On the 4th and 5th of January, the voyagers’ mental condition transitioned from a short-lived relief to intense apprehension and distress, mirroring the unpredictable and challenging nature of their voyage.
On January 4th, having spent a relentless 36 hours pumping water out of the ship, they finally managed to nearly clear the inundation, giving them a temporary sense of achievement and respite. This relief was further complemented by the fact that they could eat their first meal in almost two days, which likely provided a fleeting moment of normalcy and rejuvenation.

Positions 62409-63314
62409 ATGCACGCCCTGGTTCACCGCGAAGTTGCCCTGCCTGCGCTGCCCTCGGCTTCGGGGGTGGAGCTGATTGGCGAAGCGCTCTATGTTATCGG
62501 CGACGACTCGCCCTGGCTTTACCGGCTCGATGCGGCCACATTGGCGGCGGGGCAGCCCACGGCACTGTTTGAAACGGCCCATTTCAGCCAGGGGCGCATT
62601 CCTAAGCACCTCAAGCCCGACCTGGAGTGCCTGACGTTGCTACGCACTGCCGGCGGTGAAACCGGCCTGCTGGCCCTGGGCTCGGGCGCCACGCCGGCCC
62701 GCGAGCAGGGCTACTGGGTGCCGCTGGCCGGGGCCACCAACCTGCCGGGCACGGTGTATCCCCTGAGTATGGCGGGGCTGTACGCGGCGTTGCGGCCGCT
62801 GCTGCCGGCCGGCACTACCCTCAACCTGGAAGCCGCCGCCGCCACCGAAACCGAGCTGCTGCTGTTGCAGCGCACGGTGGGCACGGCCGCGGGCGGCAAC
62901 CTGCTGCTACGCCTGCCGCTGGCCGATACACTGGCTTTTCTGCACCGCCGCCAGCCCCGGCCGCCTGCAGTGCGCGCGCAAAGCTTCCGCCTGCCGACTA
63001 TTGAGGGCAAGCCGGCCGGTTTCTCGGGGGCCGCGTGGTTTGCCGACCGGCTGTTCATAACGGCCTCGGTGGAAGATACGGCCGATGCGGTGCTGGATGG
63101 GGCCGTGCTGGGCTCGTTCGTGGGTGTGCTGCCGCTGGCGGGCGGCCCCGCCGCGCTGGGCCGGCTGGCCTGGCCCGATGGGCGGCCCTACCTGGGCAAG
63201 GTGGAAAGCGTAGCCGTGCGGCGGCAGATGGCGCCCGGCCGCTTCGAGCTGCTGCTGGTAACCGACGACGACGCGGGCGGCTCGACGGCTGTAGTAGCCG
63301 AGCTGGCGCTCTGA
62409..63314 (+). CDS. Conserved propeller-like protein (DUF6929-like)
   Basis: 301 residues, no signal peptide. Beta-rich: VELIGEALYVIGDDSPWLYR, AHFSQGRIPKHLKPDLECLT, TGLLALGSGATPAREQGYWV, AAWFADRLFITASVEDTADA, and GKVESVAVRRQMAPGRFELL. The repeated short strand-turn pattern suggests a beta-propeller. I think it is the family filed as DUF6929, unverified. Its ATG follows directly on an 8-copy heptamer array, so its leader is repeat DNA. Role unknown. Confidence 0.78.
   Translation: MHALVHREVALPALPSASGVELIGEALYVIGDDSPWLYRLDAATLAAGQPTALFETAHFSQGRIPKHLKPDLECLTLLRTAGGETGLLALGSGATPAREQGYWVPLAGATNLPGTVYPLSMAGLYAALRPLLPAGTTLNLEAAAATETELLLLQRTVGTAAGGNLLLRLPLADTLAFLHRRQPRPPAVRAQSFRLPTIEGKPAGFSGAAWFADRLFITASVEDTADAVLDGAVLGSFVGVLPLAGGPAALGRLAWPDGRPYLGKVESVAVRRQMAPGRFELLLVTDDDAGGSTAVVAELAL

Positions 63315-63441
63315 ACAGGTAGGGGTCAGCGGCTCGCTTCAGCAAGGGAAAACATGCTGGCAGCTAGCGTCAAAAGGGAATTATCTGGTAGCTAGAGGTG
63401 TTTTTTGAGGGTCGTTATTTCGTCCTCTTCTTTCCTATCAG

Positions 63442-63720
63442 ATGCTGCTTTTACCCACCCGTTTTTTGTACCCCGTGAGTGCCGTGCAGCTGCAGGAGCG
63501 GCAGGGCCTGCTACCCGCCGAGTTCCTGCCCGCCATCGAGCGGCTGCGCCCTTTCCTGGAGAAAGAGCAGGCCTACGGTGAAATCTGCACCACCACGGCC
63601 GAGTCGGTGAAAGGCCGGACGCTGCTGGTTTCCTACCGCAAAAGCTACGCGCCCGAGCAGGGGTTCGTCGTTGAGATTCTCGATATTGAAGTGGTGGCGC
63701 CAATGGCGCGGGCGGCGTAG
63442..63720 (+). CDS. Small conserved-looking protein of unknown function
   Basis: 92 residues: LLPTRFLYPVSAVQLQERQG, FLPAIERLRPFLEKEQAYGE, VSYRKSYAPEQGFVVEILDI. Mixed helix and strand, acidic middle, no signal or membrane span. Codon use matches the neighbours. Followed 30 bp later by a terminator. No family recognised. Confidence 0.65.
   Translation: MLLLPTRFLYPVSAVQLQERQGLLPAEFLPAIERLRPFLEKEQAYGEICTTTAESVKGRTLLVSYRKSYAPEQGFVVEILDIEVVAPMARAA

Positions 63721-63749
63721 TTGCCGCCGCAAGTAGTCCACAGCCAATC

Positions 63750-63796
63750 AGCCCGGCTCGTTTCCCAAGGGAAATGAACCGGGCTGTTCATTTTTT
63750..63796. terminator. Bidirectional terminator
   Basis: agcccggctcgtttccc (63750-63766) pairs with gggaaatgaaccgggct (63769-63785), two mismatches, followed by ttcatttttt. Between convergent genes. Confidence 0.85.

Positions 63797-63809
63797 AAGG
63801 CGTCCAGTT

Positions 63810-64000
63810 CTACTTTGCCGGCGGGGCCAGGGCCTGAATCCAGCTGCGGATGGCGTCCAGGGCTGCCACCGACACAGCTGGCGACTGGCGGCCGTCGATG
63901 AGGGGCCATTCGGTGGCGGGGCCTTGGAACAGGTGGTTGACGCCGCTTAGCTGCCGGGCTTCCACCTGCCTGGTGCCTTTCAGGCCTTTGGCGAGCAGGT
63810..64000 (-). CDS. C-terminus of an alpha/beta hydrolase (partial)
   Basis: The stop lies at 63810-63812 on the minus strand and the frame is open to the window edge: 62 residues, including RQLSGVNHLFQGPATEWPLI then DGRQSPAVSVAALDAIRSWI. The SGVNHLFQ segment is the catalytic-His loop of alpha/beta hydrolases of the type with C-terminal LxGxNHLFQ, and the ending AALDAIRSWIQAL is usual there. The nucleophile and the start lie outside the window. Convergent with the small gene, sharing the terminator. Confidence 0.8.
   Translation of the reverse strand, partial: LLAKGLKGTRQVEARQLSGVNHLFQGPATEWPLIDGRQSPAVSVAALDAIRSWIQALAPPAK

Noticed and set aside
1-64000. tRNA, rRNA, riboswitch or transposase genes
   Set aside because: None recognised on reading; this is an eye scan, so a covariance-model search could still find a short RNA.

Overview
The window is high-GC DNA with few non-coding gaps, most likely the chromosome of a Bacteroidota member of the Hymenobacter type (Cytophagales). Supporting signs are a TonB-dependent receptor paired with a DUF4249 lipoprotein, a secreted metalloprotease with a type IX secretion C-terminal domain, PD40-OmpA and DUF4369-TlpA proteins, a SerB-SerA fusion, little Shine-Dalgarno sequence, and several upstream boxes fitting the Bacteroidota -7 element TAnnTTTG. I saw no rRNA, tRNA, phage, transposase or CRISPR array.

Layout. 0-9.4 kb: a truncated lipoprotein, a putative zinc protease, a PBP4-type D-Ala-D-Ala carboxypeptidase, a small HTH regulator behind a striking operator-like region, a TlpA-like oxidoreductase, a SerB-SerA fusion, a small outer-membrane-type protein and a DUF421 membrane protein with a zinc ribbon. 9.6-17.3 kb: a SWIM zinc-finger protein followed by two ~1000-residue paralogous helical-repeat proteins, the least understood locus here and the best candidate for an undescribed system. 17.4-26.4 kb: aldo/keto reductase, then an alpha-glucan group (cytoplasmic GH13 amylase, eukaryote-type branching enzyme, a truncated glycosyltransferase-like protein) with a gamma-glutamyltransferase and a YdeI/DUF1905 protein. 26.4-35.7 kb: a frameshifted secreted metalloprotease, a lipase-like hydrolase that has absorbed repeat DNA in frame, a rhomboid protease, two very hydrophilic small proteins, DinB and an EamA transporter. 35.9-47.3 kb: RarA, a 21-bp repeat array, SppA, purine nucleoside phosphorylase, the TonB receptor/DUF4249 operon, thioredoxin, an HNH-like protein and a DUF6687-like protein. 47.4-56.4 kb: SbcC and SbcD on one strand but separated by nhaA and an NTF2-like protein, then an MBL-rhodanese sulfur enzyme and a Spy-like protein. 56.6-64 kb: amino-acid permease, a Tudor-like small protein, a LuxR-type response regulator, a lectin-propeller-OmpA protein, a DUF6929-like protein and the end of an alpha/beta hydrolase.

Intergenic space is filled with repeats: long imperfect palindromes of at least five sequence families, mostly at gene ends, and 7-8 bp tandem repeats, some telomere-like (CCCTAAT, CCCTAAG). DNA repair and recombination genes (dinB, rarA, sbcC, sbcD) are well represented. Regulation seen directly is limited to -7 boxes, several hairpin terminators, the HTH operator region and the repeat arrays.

However, by January 5th, the deteriorating sea conditions reversed their brief moment of hope. As the sea grew rougher during the night, the palpable fear of death and the uncertainty of their fate pushed them into a state of heightened anxiety. The once-celebratory atmosphere from having nearly drained the ship was now overridden by grim anticipation and a looming sense of doom. Their mental fortitude was tested as they grappled with the enormity of their situation, facing not only the tangible threats of the sea but also the internal battle against despair and hopelessness.